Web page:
When I was a kid they had "Chicken Pox" parties where if one kid in the neighborhood had it the other kids were intentionally exposed to it to get it and move on. That virus is merely an inconvenience to people and I would not suggest doing that with Covid as there are too many unknowns, but with mild viruses you wanted to get them in the past.

In actuality the hospital capacity should be the guiding metric of social distancing and appropriate lockdowns and not the number of cases. If deaths remain low then it is an argument that having a relatively open economy might not be the biggest hindrance as the young and healthy are getting it and its mild. My cousin who lives in Broward County, Florida has the symptoms although I don't think he was actually tested for it. He was sick for 2 days (5 considering he lost his sense of taste 3 days before the onset of symptoms). I am happy to see that the helms of managing this pandemic is more in the hands of local governments as it should be.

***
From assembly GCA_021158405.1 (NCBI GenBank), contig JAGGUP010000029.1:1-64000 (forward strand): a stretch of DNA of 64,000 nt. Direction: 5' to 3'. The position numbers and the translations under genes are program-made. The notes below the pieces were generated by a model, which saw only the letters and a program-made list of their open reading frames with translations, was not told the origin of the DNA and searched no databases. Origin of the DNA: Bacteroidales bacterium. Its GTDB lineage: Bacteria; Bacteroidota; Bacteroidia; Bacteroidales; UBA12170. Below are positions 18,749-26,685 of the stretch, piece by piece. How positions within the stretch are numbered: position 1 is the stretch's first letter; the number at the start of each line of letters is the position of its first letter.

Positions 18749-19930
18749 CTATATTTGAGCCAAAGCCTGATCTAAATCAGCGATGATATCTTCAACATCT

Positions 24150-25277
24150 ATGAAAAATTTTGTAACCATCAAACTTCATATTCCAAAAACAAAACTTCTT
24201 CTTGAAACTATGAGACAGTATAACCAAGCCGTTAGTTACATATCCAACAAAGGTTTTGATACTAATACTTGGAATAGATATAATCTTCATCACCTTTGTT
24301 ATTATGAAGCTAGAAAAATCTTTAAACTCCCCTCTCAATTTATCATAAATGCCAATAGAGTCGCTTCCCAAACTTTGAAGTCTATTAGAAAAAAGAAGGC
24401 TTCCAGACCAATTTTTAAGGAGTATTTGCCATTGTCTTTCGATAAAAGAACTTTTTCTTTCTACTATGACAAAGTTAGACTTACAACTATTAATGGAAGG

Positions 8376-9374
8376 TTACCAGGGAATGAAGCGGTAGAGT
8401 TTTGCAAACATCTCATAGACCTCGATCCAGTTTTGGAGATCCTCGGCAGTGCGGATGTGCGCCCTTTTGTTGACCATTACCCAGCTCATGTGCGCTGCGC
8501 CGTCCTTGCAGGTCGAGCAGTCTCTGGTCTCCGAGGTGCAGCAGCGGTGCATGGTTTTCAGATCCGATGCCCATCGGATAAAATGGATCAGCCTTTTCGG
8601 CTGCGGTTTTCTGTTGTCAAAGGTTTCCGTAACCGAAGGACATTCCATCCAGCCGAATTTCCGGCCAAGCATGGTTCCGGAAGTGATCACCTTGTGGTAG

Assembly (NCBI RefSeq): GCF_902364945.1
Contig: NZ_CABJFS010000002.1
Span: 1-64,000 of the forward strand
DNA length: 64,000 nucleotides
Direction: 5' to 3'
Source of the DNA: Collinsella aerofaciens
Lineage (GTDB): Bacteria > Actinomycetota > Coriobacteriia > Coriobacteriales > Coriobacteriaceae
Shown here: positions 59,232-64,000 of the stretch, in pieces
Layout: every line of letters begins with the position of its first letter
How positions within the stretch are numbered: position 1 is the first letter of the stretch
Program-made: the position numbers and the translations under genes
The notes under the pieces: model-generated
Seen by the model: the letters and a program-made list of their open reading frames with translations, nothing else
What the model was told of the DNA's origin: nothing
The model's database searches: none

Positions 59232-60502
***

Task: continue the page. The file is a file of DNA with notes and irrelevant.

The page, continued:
Engineers Rule The World!!!!!
 
frmrCapCadet
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Re: COVID-19 Non Aviation Thread - Q3 2020

Mon Jul 06, 2020 5:24 pm

https://www.seattletimes.com/nation-wor ... -airborne/

This is actually a NYTimes article. It asserts/implies that small droplets are not filtered by many masks, and that people in crowds indoors likely need an N95 or similar mask for protection from others. This is somewhat what I intuited early on. From mid-March onward I did not go into stores, except for one grocer which I knew would be almost empty at 7am. I avoid crowded indoor spaces, but if I must get something it is with an N95 mask or near equivalent. The article discusses all of the controversy, much is not known and it is even difficult to nail down what is known. Cloth masks offer some protection to others, but not much to the wearer. I would call the article a 'must read'. Interpretation is up to the reader. LOL
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flyguy89
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Re: COVID-19 Non Aviation Thread - Q3 2020

Mon Jul 06, 2020 6:13 pm

frmrCapCadet wrote: